Macy’s Terry Lundgren Upbeat as Profits Climb 38.2%

Retailer's chairman and ceo said his company is taking share from rival J.C. Penney and is well-positioned to square off with the encroaching Amazon.

NEW YORK — Macy’s Inc. is more than ready to take on Amazon.com Inc. and J.C. Penney Co. Inc.

This story first appeared in the May 10, 2012 issue of WWD.  Subscribe Today.

That was the message Wednesday from Terry J. Lundgren, Macy’s chairman, president and chief executive officer, who said his company is taking share from rival Penney’s and is well positioned with its clicks-and-bricks strategy to square off with the behemoth Amazon.

“We have demonstrated that we are taking market share,” Lundgren told WWD in an interview. “We are going to continue to take market share. We don’t have to have a perfect economic forecast in front of us to be able to forecast our business.”


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He said the first quarter — when a 4.3 percent rise in sales and a better expense rate yielded a 38.2 percent profit gain — surpassed internal and external expectations and that there was “no reason to suspect that there’s any shortcomings in the business performance to follow.”

Investors wanted more, however, and scrutinized the company’s annual earnings outlook, which stood unchanged at $3.25 to $3.30 a share. Analysts were already looking for $3.41. The retailer’s shares fell 3.7 percent to $38.05 and analysts from J.P. Morgan and Morgan Stanley advised clients to take advantage of the slide and buy into the stock.

Lundgren said his consumer outlook was more positive than some of the recent economic data would suggest.

“The private sector is creating jobs,” he said. “That’s a good sign for the economy. We’ve added more jobs this year and feel very strongly about the fact that we can continue to do that. The overall unemployment situation should actually improve as time goes on and with that I believe GDP will improve.”

The recovery has been painfully slow in coming, though, and merchants continue to look to take business from rivals.

“The competition is coming from the higher-end retailers today and it’s coming from the online businesses for sure,” Lundgren said.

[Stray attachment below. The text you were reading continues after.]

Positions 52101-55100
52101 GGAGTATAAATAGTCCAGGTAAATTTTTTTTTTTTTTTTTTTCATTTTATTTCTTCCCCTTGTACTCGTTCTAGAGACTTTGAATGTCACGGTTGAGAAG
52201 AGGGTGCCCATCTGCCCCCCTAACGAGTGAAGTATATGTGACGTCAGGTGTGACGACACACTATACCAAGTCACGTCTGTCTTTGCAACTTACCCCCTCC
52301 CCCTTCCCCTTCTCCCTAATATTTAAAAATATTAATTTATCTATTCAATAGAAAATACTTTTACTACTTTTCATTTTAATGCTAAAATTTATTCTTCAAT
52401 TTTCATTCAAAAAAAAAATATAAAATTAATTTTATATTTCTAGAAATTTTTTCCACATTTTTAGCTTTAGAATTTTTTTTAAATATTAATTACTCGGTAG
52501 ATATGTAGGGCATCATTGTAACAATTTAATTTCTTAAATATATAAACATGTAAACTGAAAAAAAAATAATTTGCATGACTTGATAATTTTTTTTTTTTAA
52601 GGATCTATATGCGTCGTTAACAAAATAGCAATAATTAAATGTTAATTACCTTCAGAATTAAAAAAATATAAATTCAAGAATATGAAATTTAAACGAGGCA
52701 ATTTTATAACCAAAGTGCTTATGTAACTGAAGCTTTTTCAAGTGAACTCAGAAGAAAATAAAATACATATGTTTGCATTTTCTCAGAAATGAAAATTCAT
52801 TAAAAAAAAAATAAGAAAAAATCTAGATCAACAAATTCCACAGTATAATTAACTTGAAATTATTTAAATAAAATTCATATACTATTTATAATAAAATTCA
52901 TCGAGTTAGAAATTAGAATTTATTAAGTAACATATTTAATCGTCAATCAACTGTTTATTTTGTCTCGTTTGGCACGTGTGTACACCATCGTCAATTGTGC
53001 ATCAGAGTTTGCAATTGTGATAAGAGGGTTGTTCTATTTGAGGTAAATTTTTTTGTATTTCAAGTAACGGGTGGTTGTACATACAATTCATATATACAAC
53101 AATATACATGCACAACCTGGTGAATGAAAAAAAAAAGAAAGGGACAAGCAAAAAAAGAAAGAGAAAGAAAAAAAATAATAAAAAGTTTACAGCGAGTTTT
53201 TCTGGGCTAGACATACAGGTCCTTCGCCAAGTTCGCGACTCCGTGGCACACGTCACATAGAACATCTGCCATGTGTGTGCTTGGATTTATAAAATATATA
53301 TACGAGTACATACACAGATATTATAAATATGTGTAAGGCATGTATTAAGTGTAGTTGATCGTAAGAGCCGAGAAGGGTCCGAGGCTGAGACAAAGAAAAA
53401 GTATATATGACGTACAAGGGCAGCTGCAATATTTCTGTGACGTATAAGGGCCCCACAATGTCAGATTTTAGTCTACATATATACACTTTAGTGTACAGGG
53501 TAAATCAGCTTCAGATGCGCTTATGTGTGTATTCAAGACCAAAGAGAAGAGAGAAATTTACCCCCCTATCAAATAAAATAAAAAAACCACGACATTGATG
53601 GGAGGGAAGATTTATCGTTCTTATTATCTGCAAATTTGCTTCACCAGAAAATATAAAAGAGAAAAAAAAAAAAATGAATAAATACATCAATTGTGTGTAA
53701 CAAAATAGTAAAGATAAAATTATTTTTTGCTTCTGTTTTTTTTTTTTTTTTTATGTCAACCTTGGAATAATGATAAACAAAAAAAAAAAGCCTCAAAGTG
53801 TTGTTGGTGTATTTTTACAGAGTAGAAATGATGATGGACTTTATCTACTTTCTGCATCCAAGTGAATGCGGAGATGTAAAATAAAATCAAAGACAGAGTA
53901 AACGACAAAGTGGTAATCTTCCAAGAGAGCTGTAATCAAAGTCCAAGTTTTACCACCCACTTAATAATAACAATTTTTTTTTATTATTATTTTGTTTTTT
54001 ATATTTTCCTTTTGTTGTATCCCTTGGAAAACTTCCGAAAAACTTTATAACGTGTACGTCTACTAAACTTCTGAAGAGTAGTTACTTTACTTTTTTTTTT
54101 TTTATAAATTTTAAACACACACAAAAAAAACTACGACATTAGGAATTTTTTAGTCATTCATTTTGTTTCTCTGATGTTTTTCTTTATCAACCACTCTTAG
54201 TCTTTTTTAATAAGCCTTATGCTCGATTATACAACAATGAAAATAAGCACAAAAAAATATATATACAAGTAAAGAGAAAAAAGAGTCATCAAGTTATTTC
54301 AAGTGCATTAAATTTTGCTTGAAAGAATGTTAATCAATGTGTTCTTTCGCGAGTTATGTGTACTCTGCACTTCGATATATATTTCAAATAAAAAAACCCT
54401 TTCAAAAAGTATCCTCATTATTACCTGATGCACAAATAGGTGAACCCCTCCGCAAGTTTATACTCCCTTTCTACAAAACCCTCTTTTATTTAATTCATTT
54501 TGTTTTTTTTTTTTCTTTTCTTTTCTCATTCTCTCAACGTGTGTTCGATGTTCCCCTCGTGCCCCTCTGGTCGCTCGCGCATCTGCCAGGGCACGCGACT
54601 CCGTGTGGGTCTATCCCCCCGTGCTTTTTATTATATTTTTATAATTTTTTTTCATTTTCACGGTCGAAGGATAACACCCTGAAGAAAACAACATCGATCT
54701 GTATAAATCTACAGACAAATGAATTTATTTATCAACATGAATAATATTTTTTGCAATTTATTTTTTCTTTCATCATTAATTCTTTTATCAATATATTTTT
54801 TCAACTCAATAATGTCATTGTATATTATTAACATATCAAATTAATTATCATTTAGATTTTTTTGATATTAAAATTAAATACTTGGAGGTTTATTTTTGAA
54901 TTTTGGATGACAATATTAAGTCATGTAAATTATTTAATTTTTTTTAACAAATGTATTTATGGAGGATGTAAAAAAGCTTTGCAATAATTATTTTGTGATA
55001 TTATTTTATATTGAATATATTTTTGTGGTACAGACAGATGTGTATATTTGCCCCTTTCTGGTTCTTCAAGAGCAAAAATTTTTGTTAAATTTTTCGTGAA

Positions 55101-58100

For now, at least, it seems Penney’s is not an immediate threat, although the company is just starting a dramatic repositioning under ceo Ron Johnson that has cut coupons out of the mix and will focus the store on a series of shops-in-shop.

Macy’s appears to be picking up business in malls where it goes head-to-head with Penney’s. “We’re performing better on average in those locations,” Lundgren said. “Some of that business is coming down the mall into Macy’s.”

Lundgren noted a clearer picture of how the Penney’s reinvention is developing will come out next week when Penney’s reports its first-quarter results.

As for Amazon — which is seeking to raise its fashion profile and cosponsored Monday’s Costume Institute gala at the Metropolitan Museum of Art — Lundgren said he’d prefer to have Macy’s omni-channel positioning than be a pure Web play.

“We have crystal clear evidence that the large majority, particularly of women, prefer to browse online and they come into the stores, often with their friends, and try on their product, try on the dresses,” the ceo said.

Macy’s is using a similar multipronged approach as it plans its business. The company now has more than 80 stores that are prepared to ship out goods to fulfill Web orders. That number will grow to more than 290 by the holiday season.

“This is a really big opportunity,” Lundgren said. “It actually over time should improve our inventory turn and therefore should improve our gross margin.”

In the first quarter, Macy’s net income rose to $181 million, or 43 cents a diluted share, from $131 million, or 30 cents a year earlier. The earnings came in 3 cents ahead of the 40 cents analysts estimated. Sales for the three months ended April 28 increased $6.14 billion from $5.89 billion. Combined sales through macys.com and bloomingdales.com rose 33.7 percent.

Selling, general and administrative expenses fell to 32.4 percent of sales from 33.5 percent a year earlier, helping to offset a gross margin decline.